Another extremely important element of Ukrainian military preparations is the development of strategic deterrent weapons. Many experts realize that Ukraine’s main enemy Vladimir Putin’s refusal to conduct hostilities against Ukraine in May-June means just freezing the war. Ukraine, therefore, must gain strength so that aggression will become mission impossible because of high manpower loss threshold. The Center for Army, Conversion and Disarmament Studies believes this threshold to be between 50 and 60 thousand, in which case such losses will cause a social collapse even in a police state like Russia. To reach this target, Ukraine must develop a ramified network of Western-equipped and trained special mission units, missiles, high precision weapons systems and powerful air defense. Unfortunately, we don’t have any of these, although some progress has been made in terms of weapons and defense technology (mostly in terms of tactical and operational support). There are good prospects only for high precision weapons systems but nothing to write home about any of the other components.
SNB sets course on bilateral and multilateral cooperation with Ukraine’s partners to ensure this country’s defense capacity, including efforts to secure an “accelerated development of the defense industry,” implement a “policy of import substitution and domestic production of critical components and materials,” enhance cooperation with other countries, primarily EU and NATO members, in terms of defense industry and military technology. All this sounds very good, except who and when has negotiated any of this with any countries since the start of Russia’s aggression a year and several months ago? Has anyone “upstairs” bothered to negotiate upgrading helicopter model Mi-24, the domestic manufacture of the “Flowerbed” high precision artillery system without the Russian components? Has anyone made an effort to start developing operational and tactical missiles and anti-ship missiles? Perhaps no one will answer these questions because for the duration of Russian aggression our Cabinet has lacked the post of first deputy prime minister in charge of national defense and military-industrial complex.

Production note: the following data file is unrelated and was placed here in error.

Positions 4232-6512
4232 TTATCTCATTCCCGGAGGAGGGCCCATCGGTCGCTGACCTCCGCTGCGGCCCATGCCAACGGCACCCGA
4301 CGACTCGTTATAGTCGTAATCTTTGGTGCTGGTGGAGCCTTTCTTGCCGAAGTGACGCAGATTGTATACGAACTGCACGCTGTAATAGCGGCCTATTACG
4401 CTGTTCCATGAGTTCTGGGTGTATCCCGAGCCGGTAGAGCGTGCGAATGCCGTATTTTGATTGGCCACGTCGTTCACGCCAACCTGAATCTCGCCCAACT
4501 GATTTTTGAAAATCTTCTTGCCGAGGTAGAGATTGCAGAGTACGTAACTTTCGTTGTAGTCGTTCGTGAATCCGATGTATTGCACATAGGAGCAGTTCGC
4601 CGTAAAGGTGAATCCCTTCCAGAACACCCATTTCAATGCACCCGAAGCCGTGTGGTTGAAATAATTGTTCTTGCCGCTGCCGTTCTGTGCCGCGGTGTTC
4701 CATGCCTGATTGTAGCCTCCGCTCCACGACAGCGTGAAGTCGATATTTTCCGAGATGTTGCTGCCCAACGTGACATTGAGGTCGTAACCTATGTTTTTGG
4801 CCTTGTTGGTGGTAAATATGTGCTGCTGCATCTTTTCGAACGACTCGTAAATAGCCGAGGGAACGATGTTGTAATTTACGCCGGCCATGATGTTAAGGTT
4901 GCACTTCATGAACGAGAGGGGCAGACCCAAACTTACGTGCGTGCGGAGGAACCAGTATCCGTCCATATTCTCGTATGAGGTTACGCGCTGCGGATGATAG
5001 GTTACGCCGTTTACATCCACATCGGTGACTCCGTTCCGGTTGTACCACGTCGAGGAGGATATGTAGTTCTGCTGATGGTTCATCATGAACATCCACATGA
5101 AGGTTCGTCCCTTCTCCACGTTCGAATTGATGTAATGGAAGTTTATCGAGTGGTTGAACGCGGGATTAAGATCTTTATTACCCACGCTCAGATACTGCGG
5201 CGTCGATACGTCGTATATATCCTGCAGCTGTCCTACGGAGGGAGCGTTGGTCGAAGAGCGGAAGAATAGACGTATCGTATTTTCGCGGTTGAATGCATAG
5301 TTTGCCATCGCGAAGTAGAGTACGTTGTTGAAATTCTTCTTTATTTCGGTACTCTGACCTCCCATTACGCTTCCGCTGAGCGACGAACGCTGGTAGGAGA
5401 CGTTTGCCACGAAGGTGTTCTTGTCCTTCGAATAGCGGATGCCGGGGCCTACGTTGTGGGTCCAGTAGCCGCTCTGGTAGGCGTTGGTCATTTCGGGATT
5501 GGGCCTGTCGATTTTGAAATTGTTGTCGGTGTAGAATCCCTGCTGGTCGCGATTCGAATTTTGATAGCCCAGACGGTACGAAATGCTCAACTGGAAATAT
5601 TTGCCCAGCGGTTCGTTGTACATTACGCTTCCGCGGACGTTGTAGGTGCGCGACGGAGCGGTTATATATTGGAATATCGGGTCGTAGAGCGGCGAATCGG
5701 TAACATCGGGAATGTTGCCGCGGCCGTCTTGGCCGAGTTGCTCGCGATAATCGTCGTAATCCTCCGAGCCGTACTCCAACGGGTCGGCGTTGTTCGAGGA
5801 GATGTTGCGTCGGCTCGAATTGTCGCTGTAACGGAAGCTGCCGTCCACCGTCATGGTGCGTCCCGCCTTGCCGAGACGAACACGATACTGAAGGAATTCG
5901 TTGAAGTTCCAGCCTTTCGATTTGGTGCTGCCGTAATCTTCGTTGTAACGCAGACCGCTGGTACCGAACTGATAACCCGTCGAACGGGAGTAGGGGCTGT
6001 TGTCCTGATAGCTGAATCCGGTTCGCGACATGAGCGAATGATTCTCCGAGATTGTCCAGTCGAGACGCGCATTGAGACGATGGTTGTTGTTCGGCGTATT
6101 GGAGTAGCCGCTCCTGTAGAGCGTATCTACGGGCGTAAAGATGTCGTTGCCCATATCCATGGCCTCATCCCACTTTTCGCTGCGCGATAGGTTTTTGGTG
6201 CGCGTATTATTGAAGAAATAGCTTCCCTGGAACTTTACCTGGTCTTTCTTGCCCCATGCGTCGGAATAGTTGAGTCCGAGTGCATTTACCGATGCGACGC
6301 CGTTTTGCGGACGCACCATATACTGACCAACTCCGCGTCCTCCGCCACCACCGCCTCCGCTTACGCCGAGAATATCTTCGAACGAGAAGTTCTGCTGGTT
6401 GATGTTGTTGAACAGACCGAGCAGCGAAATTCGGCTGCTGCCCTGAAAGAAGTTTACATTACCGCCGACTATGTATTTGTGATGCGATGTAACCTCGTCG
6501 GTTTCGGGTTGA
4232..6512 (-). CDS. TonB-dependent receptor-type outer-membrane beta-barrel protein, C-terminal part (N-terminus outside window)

In a word, there are many questions. While it is important to work out and adopt a well-worded document, this is just one percent of success. The rest is hard practical work.
“THIS WAR HAS PROVED THAT THE TANK ERA STILL CONTINUES”
Photo by Mykhailo PALINCHAK
The President of Ukraine visited the 169th Desna training center of the Armed Forces in Chernihiv oblast the other day, where he was shown high-precision weapons, antitank missile systems, and guided missiles. All this equipment was manufactured at Ukrainian Ukroboronprom factories. Petro Poroshenko noted that Ukraine must boost its defense capability.
The president also pointed out the importance of exporting Ukrainian weapons. “I think we should be among the top five exporters,” he said.
“It is not yet realistic for Ukraine to be among the top ten exporters of arms, as the president wishes. It is a dream so far,” says Valentyn BADRAK, military expert, director of the Center for Army, Conversion and Disarmament Studies, “although any war gives an impetus to defense production. All the more so that Ukraine has a very strong defense production school. A better approach would be to hold back the current positions and not to allow rivals, including Russia, to take advantage of the war to throw Ukraine away from some markets. For Russia is doing its utmost to achieve this. It once did so with the help of its agents in Ukraine – I mean the Iraq contract. The problems Ukraine had in connection with this contract resulted from the Russian agents’ actions.
“In the past 10 years, Ukraine has in fact made from the scratch a line of high-precision land-, air,- and sea-based weapons. Most of them are developed at the Promin design bureau. The Iskra state-run enterprise and the Ukrspetstekhnika private company have developed new radars. These highly-competitive items can be sold very well on the market. Ukraine has also begun to manufacture the armored personnel carriers it has never produced before. This became possible owing to a creative approach of the Kharkiv-based Morozov Design Bureau. Ukraine has made headway in the field of tanks. The Oplot tank has very good prospects for being exported. Moreover, Ukraine has an ample tank supply potential in general. This war has proved that it is too early to claim that the tank era has come to an end. We can see that tank and artillery units are going to revive and further develop. But Ukraine has also lost many fields, and, to fully resume work in this sphere, it should focus on military and technological cooperation with Western states to stop being dependent on the import of Russian component parts. From this angle, I have seen no essential results in the past five years. All the promising projects of this kind have been frozen since 2010. And even now that we have a new leadership, the revival is still very slow for no discernible reason.”